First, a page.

Why Fibro Fog Is My Most Devastating Symptom
Most of us have put the milk in the cupboard and the cereal in the fridge. Most of us have occasionally misplaced our keys, struggled to concentrate during conversations or had difficulty concentrating on paperwork. However, for people with fibromyalgia, these problems happen more frequently and can be more severe.
The ability to put a sentence together and know that the fridge is called a fridge, the ability to understand what someone has told you, the ability to partake in conversation and the ability to make decisions are things we all take for granted. These are basic skills which the majority of human beings develop from a young age. You don’t ever think that these simple things will become problematic – much less non-existent. The usual symptoms of fibromyalgia, I expect, are familiar to those who have this beast. However the symptom that is the most distressing for me is “fibro fog.”
I sit there having a conversation and forget what I am saying mid-sentence. I forget the actual topic we are talking about. I do the grocery shopping and when I come in, my son helps me to put the food away. He asks me where to put the oranges but I can’t think of the name so I “hand signal” a bowl shape and point to the fruit bowl. I am selling my care which in the past would have been effortless, but now I am worried about the decisions I have to make, so I ask my husband to do it for me. I sit in my car and wonder for a while: where am I going? Then: how do I get there?
I was once a feisty, independent women. I knew what I wanted and how I would get it. I had a career I was proud of and worked hard for, but I am a different person now. I am losing self-belief, self-confidence, friends and a social life. I’m losing the ability to live the life I once had. I have to think differently, I have changed the way I do things and I have to cope with the fact that I am a different person now. I have to use my brain differently and I am learning new ways of doing this. All of this has had an enormous effect on my family and it seems, from forums and social media, that these are common problems in all fibromyalgia patients.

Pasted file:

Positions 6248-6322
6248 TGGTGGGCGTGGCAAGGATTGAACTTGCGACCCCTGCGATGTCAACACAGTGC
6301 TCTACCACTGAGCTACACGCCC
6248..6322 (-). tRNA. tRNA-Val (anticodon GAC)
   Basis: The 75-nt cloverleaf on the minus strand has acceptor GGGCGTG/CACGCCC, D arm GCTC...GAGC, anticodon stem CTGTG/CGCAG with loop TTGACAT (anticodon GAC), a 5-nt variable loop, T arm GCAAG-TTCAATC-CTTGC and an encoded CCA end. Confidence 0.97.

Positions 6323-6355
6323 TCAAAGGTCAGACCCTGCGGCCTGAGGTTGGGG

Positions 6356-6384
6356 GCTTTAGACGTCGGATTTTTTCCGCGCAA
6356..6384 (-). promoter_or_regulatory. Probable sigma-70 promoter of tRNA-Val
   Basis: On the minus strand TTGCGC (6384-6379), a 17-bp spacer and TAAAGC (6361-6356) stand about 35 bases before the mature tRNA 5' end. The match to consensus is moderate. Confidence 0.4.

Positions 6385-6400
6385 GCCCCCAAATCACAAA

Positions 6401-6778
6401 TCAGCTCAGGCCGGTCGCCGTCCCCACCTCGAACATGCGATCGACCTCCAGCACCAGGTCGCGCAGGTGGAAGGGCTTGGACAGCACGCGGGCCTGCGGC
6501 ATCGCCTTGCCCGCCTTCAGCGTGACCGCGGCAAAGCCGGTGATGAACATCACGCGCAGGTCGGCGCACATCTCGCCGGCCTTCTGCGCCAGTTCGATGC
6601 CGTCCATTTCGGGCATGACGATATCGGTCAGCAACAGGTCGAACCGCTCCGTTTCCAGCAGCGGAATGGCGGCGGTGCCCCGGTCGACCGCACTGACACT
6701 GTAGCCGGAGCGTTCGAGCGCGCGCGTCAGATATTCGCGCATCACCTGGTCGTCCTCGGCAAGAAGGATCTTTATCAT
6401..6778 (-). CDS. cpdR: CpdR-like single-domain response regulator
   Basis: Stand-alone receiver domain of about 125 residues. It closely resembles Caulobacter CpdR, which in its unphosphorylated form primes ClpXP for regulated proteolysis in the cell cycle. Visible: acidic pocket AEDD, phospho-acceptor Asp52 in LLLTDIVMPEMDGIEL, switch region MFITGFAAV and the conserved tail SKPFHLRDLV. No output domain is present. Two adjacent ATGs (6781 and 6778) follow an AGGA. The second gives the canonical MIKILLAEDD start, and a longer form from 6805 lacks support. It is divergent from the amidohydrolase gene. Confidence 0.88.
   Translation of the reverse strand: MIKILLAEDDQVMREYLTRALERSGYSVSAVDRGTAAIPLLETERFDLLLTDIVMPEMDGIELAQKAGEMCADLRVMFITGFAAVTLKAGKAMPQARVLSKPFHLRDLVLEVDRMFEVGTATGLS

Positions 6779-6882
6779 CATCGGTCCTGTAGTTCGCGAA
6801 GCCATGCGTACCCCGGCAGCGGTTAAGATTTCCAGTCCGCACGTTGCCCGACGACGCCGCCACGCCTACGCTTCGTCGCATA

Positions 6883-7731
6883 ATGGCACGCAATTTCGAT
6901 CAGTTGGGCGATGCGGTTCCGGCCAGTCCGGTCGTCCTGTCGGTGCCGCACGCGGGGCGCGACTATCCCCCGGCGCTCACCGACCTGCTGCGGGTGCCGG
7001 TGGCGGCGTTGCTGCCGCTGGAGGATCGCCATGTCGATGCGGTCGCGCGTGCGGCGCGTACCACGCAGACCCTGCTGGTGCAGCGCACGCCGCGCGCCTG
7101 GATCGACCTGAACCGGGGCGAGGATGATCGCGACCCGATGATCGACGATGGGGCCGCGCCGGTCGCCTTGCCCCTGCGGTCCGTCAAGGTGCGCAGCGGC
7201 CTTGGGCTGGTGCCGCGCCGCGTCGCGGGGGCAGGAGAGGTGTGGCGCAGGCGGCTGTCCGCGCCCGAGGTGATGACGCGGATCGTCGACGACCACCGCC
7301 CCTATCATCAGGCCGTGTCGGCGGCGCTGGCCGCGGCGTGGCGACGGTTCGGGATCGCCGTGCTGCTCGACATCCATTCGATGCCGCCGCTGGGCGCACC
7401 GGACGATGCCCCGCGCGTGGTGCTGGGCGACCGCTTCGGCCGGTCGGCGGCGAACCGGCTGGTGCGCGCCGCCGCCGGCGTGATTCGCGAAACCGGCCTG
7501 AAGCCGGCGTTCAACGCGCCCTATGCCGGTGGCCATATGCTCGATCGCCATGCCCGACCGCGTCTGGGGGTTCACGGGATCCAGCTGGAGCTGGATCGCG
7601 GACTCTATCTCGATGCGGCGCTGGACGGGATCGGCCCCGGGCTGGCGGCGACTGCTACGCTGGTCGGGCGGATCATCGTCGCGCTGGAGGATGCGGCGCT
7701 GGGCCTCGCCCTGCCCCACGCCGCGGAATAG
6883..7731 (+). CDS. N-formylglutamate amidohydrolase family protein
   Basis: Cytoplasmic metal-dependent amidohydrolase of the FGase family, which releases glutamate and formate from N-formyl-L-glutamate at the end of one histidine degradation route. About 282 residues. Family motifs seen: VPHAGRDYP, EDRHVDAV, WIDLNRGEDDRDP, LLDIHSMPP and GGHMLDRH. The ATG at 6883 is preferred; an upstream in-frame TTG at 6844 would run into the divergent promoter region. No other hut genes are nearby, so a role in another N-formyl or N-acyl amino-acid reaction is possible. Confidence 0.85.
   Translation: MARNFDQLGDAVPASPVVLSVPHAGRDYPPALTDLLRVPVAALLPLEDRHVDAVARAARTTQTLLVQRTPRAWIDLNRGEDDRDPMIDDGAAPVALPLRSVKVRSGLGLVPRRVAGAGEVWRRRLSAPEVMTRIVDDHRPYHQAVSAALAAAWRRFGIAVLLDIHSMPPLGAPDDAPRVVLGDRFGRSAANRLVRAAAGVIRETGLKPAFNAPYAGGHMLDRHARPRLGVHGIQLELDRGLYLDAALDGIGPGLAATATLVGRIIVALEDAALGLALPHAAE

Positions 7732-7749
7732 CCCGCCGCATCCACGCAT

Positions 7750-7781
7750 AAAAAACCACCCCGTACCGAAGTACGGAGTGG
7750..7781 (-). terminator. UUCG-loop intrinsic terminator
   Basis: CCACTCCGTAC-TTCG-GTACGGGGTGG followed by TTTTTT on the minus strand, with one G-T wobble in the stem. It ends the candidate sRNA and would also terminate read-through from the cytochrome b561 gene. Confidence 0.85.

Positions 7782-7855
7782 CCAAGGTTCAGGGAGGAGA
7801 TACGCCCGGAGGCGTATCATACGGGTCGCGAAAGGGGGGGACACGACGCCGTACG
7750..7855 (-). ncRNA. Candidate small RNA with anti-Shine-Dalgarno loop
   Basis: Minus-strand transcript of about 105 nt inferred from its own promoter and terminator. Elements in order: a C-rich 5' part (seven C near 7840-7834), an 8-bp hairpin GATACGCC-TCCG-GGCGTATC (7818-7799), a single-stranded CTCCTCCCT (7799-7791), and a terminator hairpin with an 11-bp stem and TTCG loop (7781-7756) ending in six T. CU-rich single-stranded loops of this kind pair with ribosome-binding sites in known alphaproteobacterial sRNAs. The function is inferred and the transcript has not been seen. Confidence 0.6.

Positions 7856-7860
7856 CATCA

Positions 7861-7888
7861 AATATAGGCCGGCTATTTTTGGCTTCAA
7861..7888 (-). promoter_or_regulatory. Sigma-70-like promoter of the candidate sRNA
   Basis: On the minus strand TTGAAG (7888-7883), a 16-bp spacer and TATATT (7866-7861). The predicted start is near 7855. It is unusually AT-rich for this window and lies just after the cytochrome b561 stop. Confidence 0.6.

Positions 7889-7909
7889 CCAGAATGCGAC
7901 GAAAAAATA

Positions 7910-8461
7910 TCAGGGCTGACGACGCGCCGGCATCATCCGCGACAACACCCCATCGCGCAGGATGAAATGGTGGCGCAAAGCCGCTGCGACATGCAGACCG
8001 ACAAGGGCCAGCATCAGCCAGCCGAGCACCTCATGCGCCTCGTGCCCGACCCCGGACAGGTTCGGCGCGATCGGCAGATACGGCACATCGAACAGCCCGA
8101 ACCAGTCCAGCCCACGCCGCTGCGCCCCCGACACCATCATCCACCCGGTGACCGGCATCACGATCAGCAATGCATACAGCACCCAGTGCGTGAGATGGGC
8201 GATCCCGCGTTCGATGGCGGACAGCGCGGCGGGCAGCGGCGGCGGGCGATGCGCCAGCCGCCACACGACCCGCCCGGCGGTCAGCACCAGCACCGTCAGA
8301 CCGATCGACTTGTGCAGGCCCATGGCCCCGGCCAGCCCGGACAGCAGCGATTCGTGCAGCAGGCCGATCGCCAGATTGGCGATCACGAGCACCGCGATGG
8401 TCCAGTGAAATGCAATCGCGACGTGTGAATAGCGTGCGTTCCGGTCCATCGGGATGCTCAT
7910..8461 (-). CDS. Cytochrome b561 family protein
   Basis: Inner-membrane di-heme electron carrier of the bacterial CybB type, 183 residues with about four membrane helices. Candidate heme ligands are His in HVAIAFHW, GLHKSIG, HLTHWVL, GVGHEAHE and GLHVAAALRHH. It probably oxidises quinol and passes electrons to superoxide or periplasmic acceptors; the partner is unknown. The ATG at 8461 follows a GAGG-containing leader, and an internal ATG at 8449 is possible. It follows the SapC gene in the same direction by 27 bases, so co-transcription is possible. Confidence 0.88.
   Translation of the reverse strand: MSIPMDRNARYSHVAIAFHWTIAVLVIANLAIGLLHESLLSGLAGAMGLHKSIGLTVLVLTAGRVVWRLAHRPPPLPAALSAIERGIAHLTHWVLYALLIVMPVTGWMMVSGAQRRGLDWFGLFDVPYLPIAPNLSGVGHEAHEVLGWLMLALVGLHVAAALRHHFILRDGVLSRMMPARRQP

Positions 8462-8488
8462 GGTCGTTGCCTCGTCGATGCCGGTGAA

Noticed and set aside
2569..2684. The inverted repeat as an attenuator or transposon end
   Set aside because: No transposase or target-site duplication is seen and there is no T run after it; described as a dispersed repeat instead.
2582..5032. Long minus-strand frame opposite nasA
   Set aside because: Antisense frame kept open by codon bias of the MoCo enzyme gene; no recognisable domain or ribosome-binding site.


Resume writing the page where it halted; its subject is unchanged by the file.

Cognitive impairment is a common manifestation of fibromyalgia and some may argue that it is more disabling than pain and fatigue. Having had fibromyalgia for 15 years, I have seen a steady progression in all of my symptoms including reduced cognition. Since experiencing significant “fog,” particularly during flare-ups, which incidentally are about every 10-14 days, I have not been able to work. My work as an advanced nurse practitioner involves conversation about health and illness. I need skills in decision making and the ability to explain quite complex physiology in an understandable way. Being a wife, mother and gatekeeper to everything in the household requires the same skills. It doesn’t matter what level of academic success you have achieved or what you do to earn money; impaired cognition has the same devastating effect on us all. According to “Fibromyalgia and cognition” by JM Glass, there is evidence that fibro fog may be exacerbated by the presence of depression, anxiety, sleep problems, endocrine disturbances and pain. What remains unclear is what is causing these cognitive challenges.
In a 2015 study, 60 people were observed – 30 with fibromyalgia and 30 without. Researchers found various impairments in attention and memory in the fibromyalgia patients when compared with healthy controls. They also found that these impairments were independent of depressive symptoms which is significant, as many clinicians will assume depression when cognition problems occur.
According to P.H.F. Bertolucci and F.F. de Oliviera in “Cognitive Impairment in Fibromyalgia,” there is some evidence that the central nervous system is functionally and structurally affected by fibromyalgia but there are no naturally occurring molecules or genes that can be identified on scans that detect and quantify these cognitive disturbances. There are, nonetheless, various theories about reduced oxygen levels and disturbances in certain brain chemicals which are responsible for the fogginess.
The lack of physiological evidence means that traditional scales and tests or even self-reported questionnaires are currently the only form of diagnosis. In clinical practice this may provide an easy screen for the presence of cognitive impairment in those of us with fibromyalgia; although, having said this, I have never been offered any tests to identify severity, and in my work I have never come across cognition tests specifically designed for fibromyalgia. This is important as fibro fog is very different to other cognitive disorders because it waxes and wanes over the course of our lives. It seems that “fibro fog” – like the plethora of other symptoms – is just something else we have to cope with and live with.
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Thinkstock photo via fizkes.